The Bleu Print

Senioritis: A Real Disease

Andreea Bodea, News Editor

Hang on for a minute...we're trying to find some more stories you might like.


Email This Story






You always hear horror stories about how others have all sorts of diseases: mesothelioma, osteoporosis, dementia, the list could go on and on. However, you never hear about the real disease that is affecting millions of seniors across every school district–the one that every teacher hates putting up with: senioritis. I know it might not seem like it, but trust me, it’s a real disease and it comes in three stages: pre-senior year senioritis, pre-senioritis and senioritis. The only good part about this disease is that it can be self-diagnosed; there is no need to pay a visit to the doctor.

Be aware, the early stages are not even evident, until it hits you all at once. The pre-senior year senioritis phase usually starts after your junior year, after you take the SAT and AP tests (if applicable). But no one realizes it. All of a sudden, you start feeling less and less motivated and you blame it on being tired. Common excuses for this stage are “I had to work” or “I had a game,” but there are many others out there. Teachers can already tell who is going to have chronic senioritis even before your senior year.

However, while the pre-senior year stage might not have had an effect on you, the second one probably will. This stage–pre-senioritis–hits you around the beginning of senior year, after having applied to colleges. It’s the time when you realize that high school is nearly done. You have already applied to universities and now are just showing up to school for attendance. However, you are probably only showing up so you won’t have to take exams. Pre-senioritis is the very first visible phase of the disease. Be aware, this disease is very contagious, especially in the early stages. Also, once a senior gets it, there is no way of turning back.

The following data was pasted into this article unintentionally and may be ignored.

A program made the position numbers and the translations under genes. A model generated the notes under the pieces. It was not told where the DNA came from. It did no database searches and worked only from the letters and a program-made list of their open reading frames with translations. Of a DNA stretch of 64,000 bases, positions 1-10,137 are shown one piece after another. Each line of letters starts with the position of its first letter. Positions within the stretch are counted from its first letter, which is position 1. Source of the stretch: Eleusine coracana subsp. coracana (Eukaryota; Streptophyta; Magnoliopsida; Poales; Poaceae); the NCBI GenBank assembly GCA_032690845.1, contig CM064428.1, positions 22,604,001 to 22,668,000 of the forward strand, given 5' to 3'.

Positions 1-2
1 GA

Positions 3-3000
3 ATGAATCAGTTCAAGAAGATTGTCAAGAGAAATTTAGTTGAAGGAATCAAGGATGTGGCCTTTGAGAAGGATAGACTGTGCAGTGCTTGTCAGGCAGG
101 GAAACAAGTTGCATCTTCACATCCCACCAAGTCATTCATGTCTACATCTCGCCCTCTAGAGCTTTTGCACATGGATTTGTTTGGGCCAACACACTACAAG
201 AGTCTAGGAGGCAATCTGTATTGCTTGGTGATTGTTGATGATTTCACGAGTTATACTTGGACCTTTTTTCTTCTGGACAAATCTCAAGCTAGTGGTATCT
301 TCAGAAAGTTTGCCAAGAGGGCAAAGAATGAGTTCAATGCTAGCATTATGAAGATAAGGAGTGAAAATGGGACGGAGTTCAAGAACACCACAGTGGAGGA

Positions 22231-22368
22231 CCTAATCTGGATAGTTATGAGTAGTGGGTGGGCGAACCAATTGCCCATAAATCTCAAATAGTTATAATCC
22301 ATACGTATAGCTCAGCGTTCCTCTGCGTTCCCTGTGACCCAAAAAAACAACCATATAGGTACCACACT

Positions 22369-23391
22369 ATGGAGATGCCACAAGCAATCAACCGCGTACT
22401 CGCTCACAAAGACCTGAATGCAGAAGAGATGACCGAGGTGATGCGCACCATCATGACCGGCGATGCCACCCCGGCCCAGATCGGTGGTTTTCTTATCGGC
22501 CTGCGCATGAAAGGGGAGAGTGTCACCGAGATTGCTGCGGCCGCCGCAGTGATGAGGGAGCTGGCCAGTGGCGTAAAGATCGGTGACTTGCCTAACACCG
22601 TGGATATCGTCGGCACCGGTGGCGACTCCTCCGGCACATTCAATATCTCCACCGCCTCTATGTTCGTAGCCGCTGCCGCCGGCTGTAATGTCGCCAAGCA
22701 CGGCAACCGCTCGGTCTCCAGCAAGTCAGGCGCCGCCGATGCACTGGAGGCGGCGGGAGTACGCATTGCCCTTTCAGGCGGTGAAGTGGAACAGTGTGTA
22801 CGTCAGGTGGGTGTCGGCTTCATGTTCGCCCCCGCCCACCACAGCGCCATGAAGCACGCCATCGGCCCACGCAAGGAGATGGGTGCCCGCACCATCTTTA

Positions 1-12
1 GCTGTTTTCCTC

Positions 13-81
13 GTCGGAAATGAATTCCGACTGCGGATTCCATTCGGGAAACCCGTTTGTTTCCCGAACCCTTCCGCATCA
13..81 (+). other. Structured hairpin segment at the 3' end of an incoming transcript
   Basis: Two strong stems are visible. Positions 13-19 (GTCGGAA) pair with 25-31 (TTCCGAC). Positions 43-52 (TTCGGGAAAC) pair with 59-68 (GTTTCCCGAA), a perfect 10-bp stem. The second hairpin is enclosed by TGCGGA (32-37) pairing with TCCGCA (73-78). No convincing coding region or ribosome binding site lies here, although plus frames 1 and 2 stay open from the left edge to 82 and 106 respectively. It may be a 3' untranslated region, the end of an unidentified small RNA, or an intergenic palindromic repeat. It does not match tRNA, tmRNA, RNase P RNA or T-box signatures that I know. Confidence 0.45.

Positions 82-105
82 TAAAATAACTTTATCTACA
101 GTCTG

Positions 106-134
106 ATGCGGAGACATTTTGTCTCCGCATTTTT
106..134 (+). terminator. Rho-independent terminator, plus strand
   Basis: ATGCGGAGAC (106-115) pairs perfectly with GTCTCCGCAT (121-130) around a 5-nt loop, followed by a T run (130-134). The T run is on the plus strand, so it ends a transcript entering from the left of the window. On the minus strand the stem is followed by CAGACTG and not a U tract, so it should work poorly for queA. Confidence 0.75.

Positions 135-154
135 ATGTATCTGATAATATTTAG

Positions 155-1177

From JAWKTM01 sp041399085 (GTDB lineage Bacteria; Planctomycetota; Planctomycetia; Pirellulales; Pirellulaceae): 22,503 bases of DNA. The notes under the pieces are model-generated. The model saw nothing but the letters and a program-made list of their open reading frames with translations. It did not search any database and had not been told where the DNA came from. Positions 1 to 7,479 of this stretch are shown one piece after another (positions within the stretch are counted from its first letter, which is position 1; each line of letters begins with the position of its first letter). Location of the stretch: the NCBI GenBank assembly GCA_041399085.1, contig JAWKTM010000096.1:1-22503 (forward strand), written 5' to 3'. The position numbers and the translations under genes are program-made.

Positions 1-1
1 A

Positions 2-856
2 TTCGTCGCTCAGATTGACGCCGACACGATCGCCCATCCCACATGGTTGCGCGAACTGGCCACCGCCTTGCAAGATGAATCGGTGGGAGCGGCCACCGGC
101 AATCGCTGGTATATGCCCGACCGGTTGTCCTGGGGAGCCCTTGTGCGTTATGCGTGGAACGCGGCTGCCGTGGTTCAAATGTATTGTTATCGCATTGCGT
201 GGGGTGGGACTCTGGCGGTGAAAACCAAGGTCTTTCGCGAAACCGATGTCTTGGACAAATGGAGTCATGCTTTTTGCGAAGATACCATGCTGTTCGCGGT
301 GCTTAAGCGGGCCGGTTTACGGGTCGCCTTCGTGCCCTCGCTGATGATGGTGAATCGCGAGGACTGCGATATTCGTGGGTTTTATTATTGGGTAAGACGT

The third, and final stage comes around the end of the second trimester. A lot of students who usually try hard in school come to the realization that after second trimester exams, grades really do not matter. They have already made it into cum laude and will for sure graduate no matter what. You’re just wasting gas coming here, therefore–what’s the point?

Whether you start seeing symptoms of senioritis your freshman year or even as late as the last month of school, it’s still a real disease that we should be aware of. While there isn’t a cure for it, just make sure that you stay on top of things and don’t fall behind. Awareness is the only way to combat this disease.

Print Friendly, PDF & Email

Leave a Comment

If you want a picture to show with your comment, go get a gravatar.




Navigate Right
Navigate Left
  • Senioritis: A Real Disease

    FEATURES

    New Store Opening in CHS Commons

  • Senioritis: A Real Disease

    FEATURES

    A Job Well Done: Five Teachers We’ll Miss at CHS

  • Senioritis: A Real Disease

    FEATURES

    Reflections of a Grateful Graduate

  • Senioritis: A Real Disease

    FEATURES

    Special Olympians Deserve Support

  • Senioritis: A Real Disease

    FEATURES

    Performing Arts at CHS

  • Senioritis: A Real Disease

    FEATURES

    Thoughts on Becoming a Senior

  • Senioritis: A Real Disease

    FEATURES

    Testing Tips & Tricks: It’s Never too Early

  • Senioritis: A Real Disease

    FEATURES

    March for Our Lives Draws Thousands Together in Ann Arbor

  • Senioritis: A Real Disease

    FEATURES

    Robotics: Chelsea’s Own Tech Boom

  • Senioritis: A Real Disease

    FEATURES

    Student Spotlight: Leila Woodward, An Artist Among Us

Senioritis: A Real Disease